- Number of awards: 1
- Deadline: Ongoing
- Key benefits: The PhD will provide a broad spectrum of training in the use of high power lasers, vacuum systems, optics, computer controlled data acquisition systems and numerical calculations. You will work in a well equipped laboratory and be part of the active, thriving and well-funded Atmospheric and Planetary Chemistry group within the School of Chemistry. You will be supported to attend both national and international conferences, and will receive a wide range of training, for example in communication skills and other technical aspects.
Contact Professor Dwayne Heard to discuss this project further informally.
Neutral – neutral reactions are important in low temperature environments such as the interstellar medium (ISM), dense molecular clouds of star forming regions and planetary atmospheres, for example Titan, which is considered as an analogue of the primeval atmosphere of Earth. However, the chemical databases used to model such environments contain a relatively small number of this class of reaction and the low-temperature chemistry is poorly understood.
We have recently shown [1-4] that despite the presence of an energy barrier, the reaction between the OH radical and ketones, alcohols and ethers can proceed to products rapidly at very low temperatures, which we interpret via a mechanism involving the formation of a weak hydrogen bonded association adduct, and quantum mechanical tunnelling. These two features are present in many reactions involving hydrogen atom transfer and we propose that this behaviour may be widespread under the low temperature conditions found in space. Recently our data were included in an astrochemical model .
In this project you will measure rate constants and product branching ratios at very low temperatures using laser flash-photolysis combined with a variety of laser-based spectroscopic detection methods. You will use a pulsed Laval nozzle apparatus [1-6] to study the kinetics of reactions between ~40 and 150 K representative of the atmospheres of other planets and moons, for example Titan, as well as in star-forming regions, stellar outflows and the interstellar medium. [1-5]. Large molecular clouds of acetone, methanol and ethanol have been observed in space, and the large rate constants can be rationalised by the formation of a hydrogen-bonded complex, which can either be stabilised or undergo quantum mechanical tunnelling through the activation barrier to form products (Figure 1). For the OH-methanol reaction we observed the CH3O radical product, which was recently observed in space by astronomers [1, 5]. We have also studied the kinetics of singlet methylene, 1CH2, which is a metastable radical, and which is implicated in the formation of benzene and hazes on Titan. There are two competing paths for 1CH2, collisional quenching to the ground-state 3CH2, or reaction to form products.
You will interpret the laboratory measurements using theoretical methods, making use of ab initio potential energy surfaces and master equation calculations (using the MESMER program , developed in Leeds) to calculate rate constants as a function of temperature and pressure. These experiments use laser flash-photolysis combined with laser-induced fluorescence (LIF) spectroscopy, will be extended to study further reactions of OH, 1CH2 and other radicals, and will monitor both reactants and products, using LIF.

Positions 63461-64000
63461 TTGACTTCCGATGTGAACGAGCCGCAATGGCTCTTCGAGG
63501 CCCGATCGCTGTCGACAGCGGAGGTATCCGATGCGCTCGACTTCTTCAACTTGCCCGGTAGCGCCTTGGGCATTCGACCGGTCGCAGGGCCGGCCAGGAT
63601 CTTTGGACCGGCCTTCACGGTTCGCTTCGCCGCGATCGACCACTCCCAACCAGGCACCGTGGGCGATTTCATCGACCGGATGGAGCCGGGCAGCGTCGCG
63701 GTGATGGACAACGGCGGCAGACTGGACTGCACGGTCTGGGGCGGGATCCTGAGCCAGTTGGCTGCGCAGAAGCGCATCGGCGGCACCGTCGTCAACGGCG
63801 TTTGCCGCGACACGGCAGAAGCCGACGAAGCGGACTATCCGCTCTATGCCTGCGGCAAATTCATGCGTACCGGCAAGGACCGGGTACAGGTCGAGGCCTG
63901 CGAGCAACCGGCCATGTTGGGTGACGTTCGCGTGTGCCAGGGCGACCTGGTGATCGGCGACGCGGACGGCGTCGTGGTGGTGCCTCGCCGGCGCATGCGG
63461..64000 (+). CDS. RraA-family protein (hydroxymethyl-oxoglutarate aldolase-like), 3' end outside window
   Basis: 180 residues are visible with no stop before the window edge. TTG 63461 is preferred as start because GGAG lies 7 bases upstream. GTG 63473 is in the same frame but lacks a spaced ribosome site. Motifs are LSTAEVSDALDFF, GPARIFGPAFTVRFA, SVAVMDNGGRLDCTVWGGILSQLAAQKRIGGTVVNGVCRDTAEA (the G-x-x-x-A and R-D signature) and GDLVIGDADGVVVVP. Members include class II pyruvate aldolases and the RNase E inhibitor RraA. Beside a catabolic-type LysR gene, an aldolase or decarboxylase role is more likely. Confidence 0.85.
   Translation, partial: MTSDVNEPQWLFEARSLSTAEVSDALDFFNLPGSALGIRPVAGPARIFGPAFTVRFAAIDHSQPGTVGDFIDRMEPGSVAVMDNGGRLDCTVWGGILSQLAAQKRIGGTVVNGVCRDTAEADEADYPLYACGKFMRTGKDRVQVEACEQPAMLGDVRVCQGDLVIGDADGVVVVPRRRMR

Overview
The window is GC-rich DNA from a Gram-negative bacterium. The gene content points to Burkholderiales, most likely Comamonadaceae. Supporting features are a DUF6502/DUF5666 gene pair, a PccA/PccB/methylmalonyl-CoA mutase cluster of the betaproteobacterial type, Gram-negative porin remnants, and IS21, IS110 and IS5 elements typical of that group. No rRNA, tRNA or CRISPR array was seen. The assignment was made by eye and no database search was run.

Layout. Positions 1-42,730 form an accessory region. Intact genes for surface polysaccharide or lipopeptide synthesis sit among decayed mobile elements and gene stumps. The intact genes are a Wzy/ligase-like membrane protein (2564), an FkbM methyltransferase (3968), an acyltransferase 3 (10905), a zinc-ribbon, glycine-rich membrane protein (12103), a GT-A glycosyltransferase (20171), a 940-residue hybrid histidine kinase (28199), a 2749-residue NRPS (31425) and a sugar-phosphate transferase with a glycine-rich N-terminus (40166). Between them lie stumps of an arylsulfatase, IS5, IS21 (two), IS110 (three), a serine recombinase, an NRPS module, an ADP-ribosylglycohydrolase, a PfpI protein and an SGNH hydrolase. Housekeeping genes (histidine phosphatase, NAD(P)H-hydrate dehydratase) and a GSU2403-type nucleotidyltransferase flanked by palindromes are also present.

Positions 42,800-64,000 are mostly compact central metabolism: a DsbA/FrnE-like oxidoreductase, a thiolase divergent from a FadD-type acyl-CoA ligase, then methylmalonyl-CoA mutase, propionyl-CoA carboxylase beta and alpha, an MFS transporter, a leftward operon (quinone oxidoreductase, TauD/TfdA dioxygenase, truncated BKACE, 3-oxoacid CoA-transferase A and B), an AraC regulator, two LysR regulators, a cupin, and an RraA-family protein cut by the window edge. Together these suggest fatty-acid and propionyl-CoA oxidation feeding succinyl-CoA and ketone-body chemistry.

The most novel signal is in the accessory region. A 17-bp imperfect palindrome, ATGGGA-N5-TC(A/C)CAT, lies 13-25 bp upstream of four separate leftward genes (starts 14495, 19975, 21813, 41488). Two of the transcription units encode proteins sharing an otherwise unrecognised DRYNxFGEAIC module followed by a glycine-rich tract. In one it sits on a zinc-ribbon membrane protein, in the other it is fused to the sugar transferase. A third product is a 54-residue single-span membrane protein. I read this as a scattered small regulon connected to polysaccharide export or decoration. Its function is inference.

The PhD will provide a broad spectrum of training in the use of high power lasers, vacuum systems, optics, computer controlled data acquisition systems and numerical calculations. You will work in a well equipped laboratory and be part of the active, thriving and well-funded Atmospheric and Planetary Chemistry group within the School of Chemistry. You will be supported to attend both national and international conferences, and will receive a wide range of training, for example in communication skills and other technical aspects.
Read more about this project (pdf).
References 1. R. J. Shannon, M. A. Blitz, A. Goddard and D. E. Heard, Nature Chemistry, 5, 745-749, 2013. 2. R. J. Shannon, S. Taylor, A. Goddard, M. A. Blitz and D. E. Heard, Phys. Chem. Chem. Phys., 2010, 12, 13511–13514. 3. R.J. Shannon, R. L. Caravan, M.A. Blitz and D.E. Heard, Phys. Chem. Chem. Phys., 16, 3466, 2014. 4. R.L. Caravan, R. J. Shannon, T. Lewis, M. A. Blitz and D. E. Heard, J. Phys. Chem., DOI: 10.1021/jp505790m, 2014. 5. K. Acharyya, E. Herbst, R.L. Caravan, R.J. Shannon, M.A. Blitz & D.E. Heard, Mol. Phys., 113, 2243-2254, 2015. 6. S. E. Taylor, A. Goddard, M. A. Blitz, P. A. Cleary and D. E. Heard, Phys Chem Chem Phys, 2008, 10, 422-437. 7. D. R. Glowacki, C.-H. Liang, C. Morley, M. J. Pilling and S. H. Robertson, J Phys Chem A, 116, 9545-9560, 2012.
Applications are invited from candidates with or expecting a minimum of a UK upper second class honours degree (2:1), and/ or a Master's degree in a relevant science subject (but not limited to) chemistry or chemical engineering.
How to apply
Formal applications for research degree study should be made online through the university's website. Please state clearly in the research information section that the PhD you wish to be considered for is 'The kinetics of astrochemical and planetary reactions studied at very low temperatures' as well as Professor Dwayne Heard as your proposed supervisor.
If English is not your first language, you must provide evidence that you meet the University's minimum English language requirements.
If you require any further information please contact the Graduate School Office e: firstname.lastname@example.org
We welcome scholarship applications from all suitably-qualified candidates, but UK black and minority ethnic (BME) researchers are currently under-represented in our Postgraduate Research community, and we would therefore particularly encourage applications from UK BME candidates. All scholarships will be awarded on the basis of merit.